This may seem a bit extreme for you and your business, but I’m pretty sure that you’re not spending enough time listening to and learning from your customers right now.  Who’s ‘The Chief Listening Officer’ in your business?

When we listen to our customers, two wonderful things happen.  First, we learn from them and, second, we honour them.  Both are important.  But don’t just drop by for a visit.  Prepare a list of specific questions to determine what you’re doing right, what needs fixing and how to fix it.

Years ago, Eaton’s Department Store, Canada’s national retail icon, installed a helicopter pad on the roof of their downtown Toronto head office so that their President could fly in from his country estate, land on the roof, descend a flight of ‘secret’ stairs to his office and never have to encounter a customer or front-line employee.   When I heard that, I predicted that they’d be out of business within 10 years and, sadly, I was right. 

Many businesses, even relatively small ones, have lost that all-important connection with customers…or, they’ve stopped caring.  How much time do you spend listening to and learning from customers?  Do you have a Customer Advisory Board that meets every four to six months?  Do you get out from behind your desk and spend some quality time in the real world?  Do you ever call your business when you’re out of the office, just to see how the phone is answered?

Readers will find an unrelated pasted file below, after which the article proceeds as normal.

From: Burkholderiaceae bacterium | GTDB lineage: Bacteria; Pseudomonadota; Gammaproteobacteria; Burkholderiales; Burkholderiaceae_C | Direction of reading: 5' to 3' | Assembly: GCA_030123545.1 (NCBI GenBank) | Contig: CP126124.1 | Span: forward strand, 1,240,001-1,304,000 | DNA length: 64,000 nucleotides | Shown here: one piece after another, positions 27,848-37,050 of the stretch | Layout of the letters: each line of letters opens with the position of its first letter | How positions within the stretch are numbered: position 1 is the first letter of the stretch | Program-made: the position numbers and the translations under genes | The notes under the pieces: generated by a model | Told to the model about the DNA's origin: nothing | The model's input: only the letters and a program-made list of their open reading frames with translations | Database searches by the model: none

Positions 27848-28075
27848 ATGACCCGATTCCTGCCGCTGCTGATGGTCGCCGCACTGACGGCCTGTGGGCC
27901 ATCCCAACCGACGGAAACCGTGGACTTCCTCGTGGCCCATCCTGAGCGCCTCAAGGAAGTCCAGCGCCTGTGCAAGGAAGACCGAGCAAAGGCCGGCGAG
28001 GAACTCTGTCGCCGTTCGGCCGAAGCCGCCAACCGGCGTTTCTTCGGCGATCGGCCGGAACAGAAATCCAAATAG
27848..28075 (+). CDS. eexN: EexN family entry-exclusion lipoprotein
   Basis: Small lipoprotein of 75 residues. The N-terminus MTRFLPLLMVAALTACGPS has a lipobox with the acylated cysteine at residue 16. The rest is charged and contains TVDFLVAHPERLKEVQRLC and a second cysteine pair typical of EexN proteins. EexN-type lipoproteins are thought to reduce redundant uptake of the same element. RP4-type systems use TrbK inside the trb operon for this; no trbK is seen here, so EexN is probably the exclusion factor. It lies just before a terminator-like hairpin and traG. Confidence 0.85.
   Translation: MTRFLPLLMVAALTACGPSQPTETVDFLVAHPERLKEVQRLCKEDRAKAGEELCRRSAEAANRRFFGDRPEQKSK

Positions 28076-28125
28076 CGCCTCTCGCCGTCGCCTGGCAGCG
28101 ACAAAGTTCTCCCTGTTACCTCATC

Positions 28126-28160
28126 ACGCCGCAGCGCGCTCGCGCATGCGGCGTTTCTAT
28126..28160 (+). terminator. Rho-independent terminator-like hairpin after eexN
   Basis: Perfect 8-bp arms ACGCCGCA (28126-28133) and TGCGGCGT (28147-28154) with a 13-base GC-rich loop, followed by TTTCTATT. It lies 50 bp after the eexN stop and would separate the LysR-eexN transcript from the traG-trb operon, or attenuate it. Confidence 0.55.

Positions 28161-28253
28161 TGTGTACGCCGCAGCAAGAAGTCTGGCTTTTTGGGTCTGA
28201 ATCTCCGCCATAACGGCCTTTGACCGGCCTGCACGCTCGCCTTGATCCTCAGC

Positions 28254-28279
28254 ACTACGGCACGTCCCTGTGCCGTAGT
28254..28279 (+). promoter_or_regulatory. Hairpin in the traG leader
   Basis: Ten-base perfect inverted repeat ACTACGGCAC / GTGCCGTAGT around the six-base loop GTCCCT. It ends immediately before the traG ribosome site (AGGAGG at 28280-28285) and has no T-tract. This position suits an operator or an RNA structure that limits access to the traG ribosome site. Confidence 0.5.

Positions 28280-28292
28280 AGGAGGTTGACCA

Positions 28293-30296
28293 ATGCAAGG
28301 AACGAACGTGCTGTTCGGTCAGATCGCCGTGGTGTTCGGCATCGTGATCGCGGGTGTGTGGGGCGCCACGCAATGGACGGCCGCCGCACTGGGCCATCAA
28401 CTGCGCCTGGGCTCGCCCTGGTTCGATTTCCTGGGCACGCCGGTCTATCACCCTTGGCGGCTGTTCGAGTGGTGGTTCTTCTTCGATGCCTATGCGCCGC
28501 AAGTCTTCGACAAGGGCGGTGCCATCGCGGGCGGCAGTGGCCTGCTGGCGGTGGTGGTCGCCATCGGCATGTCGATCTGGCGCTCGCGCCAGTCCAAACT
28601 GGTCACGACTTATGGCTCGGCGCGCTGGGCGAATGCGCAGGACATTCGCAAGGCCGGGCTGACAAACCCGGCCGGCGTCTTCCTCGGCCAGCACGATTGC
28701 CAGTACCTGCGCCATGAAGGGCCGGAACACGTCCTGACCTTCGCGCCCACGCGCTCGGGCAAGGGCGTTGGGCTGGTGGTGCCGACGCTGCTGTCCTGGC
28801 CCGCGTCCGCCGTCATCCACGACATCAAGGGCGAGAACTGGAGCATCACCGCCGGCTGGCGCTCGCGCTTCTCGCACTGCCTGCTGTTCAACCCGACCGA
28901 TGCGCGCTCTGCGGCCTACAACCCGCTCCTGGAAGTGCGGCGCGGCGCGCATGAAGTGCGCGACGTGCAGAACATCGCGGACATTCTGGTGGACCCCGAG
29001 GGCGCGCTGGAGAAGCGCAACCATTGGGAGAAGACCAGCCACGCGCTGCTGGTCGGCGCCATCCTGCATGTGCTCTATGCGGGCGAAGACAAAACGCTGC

And, if you can’t get out as often as you’d like, do you listen to your front-line people? They deal with customers all day, every day.  They know stuff…and they hate it when you don’t ask for their insights and help. 

Bonus thought:  While you’re in a listening mood, listen to your suppliers. They know stuff too and almost nobody listens to them.  Ask them what you could do better from their perspective.  Ask them if your company is taking advantage of all the knowledge, training, support or special deals that are available?  How could you work together more effectively in a true ‘win-win’ relationship?

 So, what will be your commitment and specific Action Plan to spend more time listening to customers, or listening to those who serve customers in your business…and to your suppliers?


That’s it for this week…

Live brilliantly!       

Donald Cooper 


Donald Cooper speaks and coaches internationally on management, marketing, and profitability.  He can be reached by email at donald@donaldcooper.com in Toronto, Canada.

One Response to Are you spending enough time listening to and learning from your customers?
  1. […] Listen to Your Clients: When we listen to our clients, we learn from them and we honour them, says consultant Donald Cooper. But he senses too many organizations, even relatively small ones, have lost that all-important connection with customers (or have stopped caring).  How much time do you spend listening to and learning from customers?  (Source: Donald Cooper.com). […]